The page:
Wetlands Australia National Wetlands Update February 2013

Issue No. 22, February 2013
ISSN 1446-4843

Mapping groundwater dependent ecosystems in Queensland

Queensland Government and the National Water Commission

This artesian spring in central Queensland provides critical habitat for the red-finned blue-eye (Scaturiginichthys vermeilipinnis), a fish species only known to exist in five small freshwater springs. Major threats to this nationally and state listed endangered fish include declining aquifer pressure resulting in declining spring flows and introduced mosquitofish (Gambusia holbrooki).
(Queensland Department of Environment and Heritage Protection)

Groundwater is not only an important water source to meet human consumptive needs, it also plays a critical role in supporting many ecosystems. A new mapping project is providing information for decision makers to help manage environmental assets that are interrelated to or dependent on groundwater.

Groundwater dependent ecosystems (GDEs) are a sub-set of all natural ecosystems, specifically GDEs are those ecosystems that require access to groundwater on a permanent or intermittent basis to meet all or some of their water requirements to maintain their communities of plants and animals, ecological processes and ecosystem services. GDEs may include springs, lakes, palustrine wetlands, rivers, aquifers, caves and terrestrial vegetation.

Demand for Queensland's water resources is increasing due to the combined pressures of development, a variable climate and a growing population. The availability of surface water to meet consumptive needs has declined and the pressure on groundwater resources is growing.

Extraction of groundwater and changes in land use pose risks to GDEs. The ability to protect GDEs is reliant on their accurate identification which, to date, has been constrained by the lack of comprehensive mapping and data. To address this knowledge gap, the Queensland Government and the National Water Commission funded the Queensland GDE Mapping Project as part of a project to further develop the National Atlas of GDEs.

The National Atlas of GDEs was compiled to ensure a complete coverage of GDE mapping for Australia by combining nation-wide layers of satellite remote sensing data with previous fieldwork, literature and mapping.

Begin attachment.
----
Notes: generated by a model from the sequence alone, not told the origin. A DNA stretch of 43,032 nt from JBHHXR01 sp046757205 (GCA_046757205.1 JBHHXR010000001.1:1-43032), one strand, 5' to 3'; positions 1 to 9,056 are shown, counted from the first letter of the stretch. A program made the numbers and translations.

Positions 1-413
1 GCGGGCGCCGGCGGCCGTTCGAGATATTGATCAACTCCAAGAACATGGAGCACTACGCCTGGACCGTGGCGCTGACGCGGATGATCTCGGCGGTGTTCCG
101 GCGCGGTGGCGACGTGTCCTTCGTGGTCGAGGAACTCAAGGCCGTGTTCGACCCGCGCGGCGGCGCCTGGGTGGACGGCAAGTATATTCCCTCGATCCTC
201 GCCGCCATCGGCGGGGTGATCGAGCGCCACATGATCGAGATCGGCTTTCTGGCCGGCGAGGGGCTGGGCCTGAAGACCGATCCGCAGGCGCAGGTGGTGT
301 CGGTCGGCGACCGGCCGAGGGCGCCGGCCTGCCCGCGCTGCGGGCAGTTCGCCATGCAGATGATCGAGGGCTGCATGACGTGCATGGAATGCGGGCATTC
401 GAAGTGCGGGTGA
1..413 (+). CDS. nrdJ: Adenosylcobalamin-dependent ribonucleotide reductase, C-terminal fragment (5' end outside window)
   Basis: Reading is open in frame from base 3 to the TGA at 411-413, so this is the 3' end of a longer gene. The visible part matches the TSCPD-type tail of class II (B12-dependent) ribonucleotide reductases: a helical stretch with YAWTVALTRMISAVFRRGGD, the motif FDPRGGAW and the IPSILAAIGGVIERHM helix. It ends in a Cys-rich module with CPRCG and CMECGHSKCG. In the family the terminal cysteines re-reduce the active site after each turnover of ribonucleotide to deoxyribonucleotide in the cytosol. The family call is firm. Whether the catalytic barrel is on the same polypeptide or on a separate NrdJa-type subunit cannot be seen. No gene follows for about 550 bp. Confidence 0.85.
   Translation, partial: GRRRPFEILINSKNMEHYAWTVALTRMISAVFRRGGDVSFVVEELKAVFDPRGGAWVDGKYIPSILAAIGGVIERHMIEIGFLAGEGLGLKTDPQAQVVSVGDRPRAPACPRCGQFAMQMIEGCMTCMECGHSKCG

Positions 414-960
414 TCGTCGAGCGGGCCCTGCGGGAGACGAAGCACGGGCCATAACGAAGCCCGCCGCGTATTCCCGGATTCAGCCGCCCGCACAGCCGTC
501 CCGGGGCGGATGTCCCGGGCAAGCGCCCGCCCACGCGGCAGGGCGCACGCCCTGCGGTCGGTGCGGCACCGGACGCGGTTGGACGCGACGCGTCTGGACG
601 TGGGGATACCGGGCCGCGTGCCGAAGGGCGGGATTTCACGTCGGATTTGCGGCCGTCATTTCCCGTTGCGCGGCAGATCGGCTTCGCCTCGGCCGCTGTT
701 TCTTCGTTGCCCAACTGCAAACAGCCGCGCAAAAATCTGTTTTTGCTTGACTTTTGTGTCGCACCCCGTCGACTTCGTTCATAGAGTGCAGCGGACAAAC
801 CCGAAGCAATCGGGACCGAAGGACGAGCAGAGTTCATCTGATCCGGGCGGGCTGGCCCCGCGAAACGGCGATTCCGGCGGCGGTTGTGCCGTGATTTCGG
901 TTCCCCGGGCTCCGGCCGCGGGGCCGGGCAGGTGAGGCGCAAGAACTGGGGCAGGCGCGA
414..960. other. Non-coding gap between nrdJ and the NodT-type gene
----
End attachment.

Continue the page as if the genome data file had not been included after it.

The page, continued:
The Queensland GDE Mapping Project used a bottom-up approach to engage a broad range of experts in aquatic ecology, biodiversity, botany, geology, geographic information systems, groundwater, hydrogeology, hydrology, remote sensing, resource assessment, soil science, water planning and wetlands. Expert knowledge on the interrelationships between groundwater and ecosystems at a fine scale was captured in intensive two-day multidisciplinary workshops and combined with regional ecosystem and wetland datasets to map the extent of GDEs.

Intensive multidisciplinary GDE mapping workshop in Mackay, Queensland.
(Queensland Department of Environment and Heritage Protection)

To date, workshops have been held in Brisbane, Toowoomba, Bundaberg and Mackay. GDE mapping is complete in three catchments in the eastern Murray-Darling Basin region and seven catchments in the Wide Bay-Burnett region. GDE mapping has begun for a further five catchments in the Mackay-Whitsundays region.

Queensland GDE mapping and supporting information will enable all decision makers responsible for the protection of GDEs, including state and regional agencies, to access relevant knowledge. Furthermore, GDE mapping will be available to all stakeholders to assist in managing water resources with consideration of the ecological requirements of key environmental assets.

All information, maps and conceptual models developed through the Queensland GDE Mapping Project will soon be hosted on WetlandInfo  - the Queensland Wetlands Program's first-stop-shop for wetlands resources and tools.